In other words, since the value of a good equals the value of the need that the good will satisfy, the value that we place on an additional unit of a good will decrease as we acquire more units of that specific good. This is The Law of Marginal Utility. The utility of the marginal unit (additional unit) will decrease as more units are added. The inverse is also true. If the marginal unit is not being added, but instead is being lost, the value of that marginal unit being lost will increase every time an additional unit is lost. This is because every time you lose the good (the marginal unit), it means you are giving up the satisfaction of a need which is more important than the need that was previously given up. The more units you lose, the more urgent will be the need that you are leaving unsatisfied.

The Law of Marginal Utility is very important because it explains, for example, why inflation, defined as the increase in the supply of money, causes the value of the currency to decrease. This is the law that explains why printing more dollars will inevitably cause the prices of goods to increase, because the value of the existing dollars will decrease.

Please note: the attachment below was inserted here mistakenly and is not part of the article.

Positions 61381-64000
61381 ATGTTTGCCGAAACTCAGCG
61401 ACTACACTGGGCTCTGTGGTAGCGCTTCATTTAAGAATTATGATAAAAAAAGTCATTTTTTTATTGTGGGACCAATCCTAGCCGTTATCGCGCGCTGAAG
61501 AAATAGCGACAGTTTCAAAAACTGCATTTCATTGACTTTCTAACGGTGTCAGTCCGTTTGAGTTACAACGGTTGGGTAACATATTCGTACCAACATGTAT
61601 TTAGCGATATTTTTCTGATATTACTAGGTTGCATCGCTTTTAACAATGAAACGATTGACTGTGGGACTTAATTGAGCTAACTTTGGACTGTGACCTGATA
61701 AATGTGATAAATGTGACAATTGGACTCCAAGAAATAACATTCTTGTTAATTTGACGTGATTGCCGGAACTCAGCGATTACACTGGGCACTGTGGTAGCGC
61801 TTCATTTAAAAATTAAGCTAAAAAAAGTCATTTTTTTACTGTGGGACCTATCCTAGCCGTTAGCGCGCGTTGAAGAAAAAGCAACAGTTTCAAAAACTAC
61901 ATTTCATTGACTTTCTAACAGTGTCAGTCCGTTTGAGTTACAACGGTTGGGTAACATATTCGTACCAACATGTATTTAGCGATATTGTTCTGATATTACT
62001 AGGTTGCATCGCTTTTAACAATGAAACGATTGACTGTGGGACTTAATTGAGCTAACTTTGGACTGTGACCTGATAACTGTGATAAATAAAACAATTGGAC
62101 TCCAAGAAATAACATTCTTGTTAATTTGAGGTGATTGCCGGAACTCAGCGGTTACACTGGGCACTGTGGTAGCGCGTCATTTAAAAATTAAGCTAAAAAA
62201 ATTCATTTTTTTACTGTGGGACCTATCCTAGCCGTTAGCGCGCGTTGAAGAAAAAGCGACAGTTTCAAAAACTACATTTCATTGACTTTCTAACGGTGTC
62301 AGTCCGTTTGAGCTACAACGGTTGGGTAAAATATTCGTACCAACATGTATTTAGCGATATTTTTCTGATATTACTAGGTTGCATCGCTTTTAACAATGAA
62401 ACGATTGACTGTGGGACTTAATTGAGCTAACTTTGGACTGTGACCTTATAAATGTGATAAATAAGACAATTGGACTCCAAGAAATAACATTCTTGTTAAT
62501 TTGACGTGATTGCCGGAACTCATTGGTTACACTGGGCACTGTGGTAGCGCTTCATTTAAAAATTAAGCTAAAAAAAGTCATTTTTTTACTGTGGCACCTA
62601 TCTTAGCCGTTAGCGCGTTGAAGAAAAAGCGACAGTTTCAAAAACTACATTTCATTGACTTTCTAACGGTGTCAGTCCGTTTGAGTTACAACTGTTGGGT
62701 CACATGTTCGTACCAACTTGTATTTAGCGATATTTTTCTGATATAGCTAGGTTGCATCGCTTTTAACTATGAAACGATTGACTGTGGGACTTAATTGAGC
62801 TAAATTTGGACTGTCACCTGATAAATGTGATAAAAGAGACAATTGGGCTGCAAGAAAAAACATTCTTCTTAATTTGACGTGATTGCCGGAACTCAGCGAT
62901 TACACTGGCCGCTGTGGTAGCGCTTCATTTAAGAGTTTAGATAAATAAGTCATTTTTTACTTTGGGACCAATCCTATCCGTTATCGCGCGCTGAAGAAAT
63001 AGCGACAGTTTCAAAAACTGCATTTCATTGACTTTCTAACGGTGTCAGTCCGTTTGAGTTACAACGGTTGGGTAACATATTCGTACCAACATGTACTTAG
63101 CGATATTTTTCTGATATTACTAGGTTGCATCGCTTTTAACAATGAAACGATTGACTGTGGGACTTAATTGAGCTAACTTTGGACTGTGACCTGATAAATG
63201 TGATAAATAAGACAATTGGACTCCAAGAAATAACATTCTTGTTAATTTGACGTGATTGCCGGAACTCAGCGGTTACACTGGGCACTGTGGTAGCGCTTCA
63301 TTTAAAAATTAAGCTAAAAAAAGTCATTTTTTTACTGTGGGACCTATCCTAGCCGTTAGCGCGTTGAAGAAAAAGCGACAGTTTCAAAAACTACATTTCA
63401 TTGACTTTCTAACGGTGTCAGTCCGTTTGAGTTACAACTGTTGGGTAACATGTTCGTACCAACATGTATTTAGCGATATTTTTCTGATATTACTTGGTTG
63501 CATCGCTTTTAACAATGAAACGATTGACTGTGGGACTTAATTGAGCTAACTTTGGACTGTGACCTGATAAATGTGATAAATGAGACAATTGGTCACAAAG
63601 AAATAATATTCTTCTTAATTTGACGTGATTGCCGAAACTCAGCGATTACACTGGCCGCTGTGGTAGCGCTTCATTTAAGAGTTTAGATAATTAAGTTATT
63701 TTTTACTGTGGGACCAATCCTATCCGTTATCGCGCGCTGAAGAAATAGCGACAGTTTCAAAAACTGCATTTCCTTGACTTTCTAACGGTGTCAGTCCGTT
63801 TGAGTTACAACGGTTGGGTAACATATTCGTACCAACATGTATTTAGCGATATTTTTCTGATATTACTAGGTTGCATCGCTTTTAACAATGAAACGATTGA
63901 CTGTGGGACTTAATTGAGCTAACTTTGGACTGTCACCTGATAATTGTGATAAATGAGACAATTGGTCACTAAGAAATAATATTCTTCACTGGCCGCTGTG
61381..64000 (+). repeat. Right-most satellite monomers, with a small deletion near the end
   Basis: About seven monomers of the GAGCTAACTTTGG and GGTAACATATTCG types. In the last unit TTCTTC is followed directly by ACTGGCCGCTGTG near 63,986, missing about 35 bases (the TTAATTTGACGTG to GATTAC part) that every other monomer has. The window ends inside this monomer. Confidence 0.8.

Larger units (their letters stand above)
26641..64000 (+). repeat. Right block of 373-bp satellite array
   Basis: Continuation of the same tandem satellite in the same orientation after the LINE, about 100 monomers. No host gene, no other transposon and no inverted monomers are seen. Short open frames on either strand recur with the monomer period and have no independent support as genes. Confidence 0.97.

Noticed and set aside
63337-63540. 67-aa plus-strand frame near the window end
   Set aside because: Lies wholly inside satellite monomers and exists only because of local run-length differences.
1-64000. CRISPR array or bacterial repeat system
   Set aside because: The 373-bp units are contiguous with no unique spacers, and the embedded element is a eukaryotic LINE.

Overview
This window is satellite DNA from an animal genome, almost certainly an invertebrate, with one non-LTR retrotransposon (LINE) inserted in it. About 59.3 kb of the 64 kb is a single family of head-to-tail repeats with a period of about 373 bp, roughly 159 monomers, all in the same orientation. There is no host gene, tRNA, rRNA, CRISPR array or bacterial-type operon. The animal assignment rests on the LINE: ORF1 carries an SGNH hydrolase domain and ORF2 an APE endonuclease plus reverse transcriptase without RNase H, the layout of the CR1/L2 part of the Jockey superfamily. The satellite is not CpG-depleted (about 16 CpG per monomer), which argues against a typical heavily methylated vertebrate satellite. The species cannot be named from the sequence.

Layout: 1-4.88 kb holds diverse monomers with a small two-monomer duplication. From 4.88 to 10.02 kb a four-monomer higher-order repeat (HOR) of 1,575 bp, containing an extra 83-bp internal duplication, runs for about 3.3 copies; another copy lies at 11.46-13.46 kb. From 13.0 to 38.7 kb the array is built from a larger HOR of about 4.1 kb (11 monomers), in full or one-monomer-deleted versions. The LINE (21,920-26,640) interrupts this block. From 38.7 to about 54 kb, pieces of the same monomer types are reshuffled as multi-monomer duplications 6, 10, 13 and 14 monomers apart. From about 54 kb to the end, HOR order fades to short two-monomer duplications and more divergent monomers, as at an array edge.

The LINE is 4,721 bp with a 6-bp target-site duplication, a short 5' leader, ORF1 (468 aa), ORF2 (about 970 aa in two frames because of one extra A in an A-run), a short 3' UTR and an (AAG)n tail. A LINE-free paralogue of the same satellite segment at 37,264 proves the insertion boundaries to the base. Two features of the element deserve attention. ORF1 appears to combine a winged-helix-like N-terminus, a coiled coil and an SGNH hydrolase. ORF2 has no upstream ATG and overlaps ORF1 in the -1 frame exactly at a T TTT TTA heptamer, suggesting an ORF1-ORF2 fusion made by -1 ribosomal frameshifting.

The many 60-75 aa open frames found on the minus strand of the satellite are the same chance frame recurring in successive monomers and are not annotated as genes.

Imagine yourself on the street with no money. Let’s say you find a five-dollar bill on the sidewalk. That five-dollar bill will be worth a lot to you because you can use it to go to your nearest fast food restaurant and get some food, of which you have none. In this case, food is your most urgent need. Now, let’s say you keep finding five-dollar bills on the sidewalk at a rate of one bill per minute. Let’s say you get to the point where you now have ten thousand dollars and you find yet another five-dollar bill. You will not be as excited about finding this five-dollar bill as you were to find the first one, since you already have ten thousand dollars. This new five-dollar bill is the marginal unit and its value has decreased because of the supply of dollars you already have. The same is true for all goods. As the supply of a good increases, the value of the good decreases.